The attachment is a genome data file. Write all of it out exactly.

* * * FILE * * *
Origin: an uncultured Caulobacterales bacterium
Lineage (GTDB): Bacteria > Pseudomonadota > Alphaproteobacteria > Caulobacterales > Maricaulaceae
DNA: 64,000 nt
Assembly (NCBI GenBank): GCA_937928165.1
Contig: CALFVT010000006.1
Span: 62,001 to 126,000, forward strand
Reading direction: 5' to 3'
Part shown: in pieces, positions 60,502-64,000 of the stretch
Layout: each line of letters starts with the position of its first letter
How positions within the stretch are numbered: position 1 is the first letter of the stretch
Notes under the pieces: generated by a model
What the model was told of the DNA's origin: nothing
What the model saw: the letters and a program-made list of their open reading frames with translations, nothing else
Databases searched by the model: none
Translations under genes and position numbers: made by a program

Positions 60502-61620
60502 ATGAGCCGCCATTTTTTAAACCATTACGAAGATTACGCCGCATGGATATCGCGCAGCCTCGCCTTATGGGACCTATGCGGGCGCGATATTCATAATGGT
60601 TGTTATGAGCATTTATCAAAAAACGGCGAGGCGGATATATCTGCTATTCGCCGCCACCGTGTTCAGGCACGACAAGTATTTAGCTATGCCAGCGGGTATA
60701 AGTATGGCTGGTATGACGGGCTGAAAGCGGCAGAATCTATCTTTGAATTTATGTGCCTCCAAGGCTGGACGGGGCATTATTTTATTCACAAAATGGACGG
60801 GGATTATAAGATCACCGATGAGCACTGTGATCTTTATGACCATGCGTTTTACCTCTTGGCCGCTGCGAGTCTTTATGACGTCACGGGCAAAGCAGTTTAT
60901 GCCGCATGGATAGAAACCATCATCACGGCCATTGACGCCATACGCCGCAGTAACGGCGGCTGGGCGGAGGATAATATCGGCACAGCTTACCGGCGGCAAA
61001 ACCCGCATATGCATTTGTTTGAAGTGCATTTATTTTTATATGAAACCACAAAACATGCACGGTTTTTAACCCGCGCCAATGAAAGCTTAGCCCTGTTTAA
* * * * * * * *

Origin: an uncultured Caulobacterales bacterium
Lineage (GTDB): Bacteria > Pseudomonadota > Alphaproteobacteria > Caulobacterales > Maricaulaceae
DNA: 64,000 nt
Assembly (NCBI GenBank): GCA_937928165.1
Contig: CALFVT010000006.1
Span: 62,001 to 126,000, forward strand
Reading direction: 5' to 3'
Part shown: in pieces, positions 60,502-64,000 of the stretch
Layout: each line of letters starts with the position of its first letter
How positions within the stretch are numbered: position 1 is the first letter of the stretch
Notes under the pieces: generated by a model
What the model was told of the DNA's origin: nothing
What the model saw: the letters and a program-made list of their open reading frames with translations, nothing else
Databases searched by the model: none
Translations under genes and position numbers: made by a program

Positions 60502-61620
60502 ATGAGCCGCCATTTTTTAAACCATTACGAAGATTACGCCGCATGGATATCGCGCAGCCTCGCCTTATGGGACCTATGCGGGCGCGATATTCATAATGGT
60601 TGTTATGAGCATTTATCAAAAAACGGCGAGGCGGATATATCTGCTATTCGCCGCCACCGTGTTCAGGCACGACAAGTATTTAGCTATGCCAGCGGGTATA
60701 AGTATGGCTGGTATGACGGGCTGAAAGCGGCAGAATCTATCTTTGAATTTATGTGCCTCCAAGGCTGGACGGGGCATTATTTTATTCACAAAATGGACGG
60801 GGATTATAAGATCACCGATGAGCACTGTGATCTTTATGACCATGCGTTTTACCTCTTGGCCGCTGCGAGTCTTTATGACGTCACGGGCAAAGCAGTTTAT
60901 GCCGCATGGATAGAAACCATCATCACGGCCATTGACGCCATACGCCGCAGTAACGGCGGCTGGGCGGAGGATAATATCGGCACAGCTTACCGGCGGCAAA
61001 ACCCGCATATGCATTTGTTTGAAGTGCATTTATTTTTATATGAAACCACAAAACATGCACGGTTTTTAACCCGCGCCAATGAAAGCTTAGCCCTGTTTAA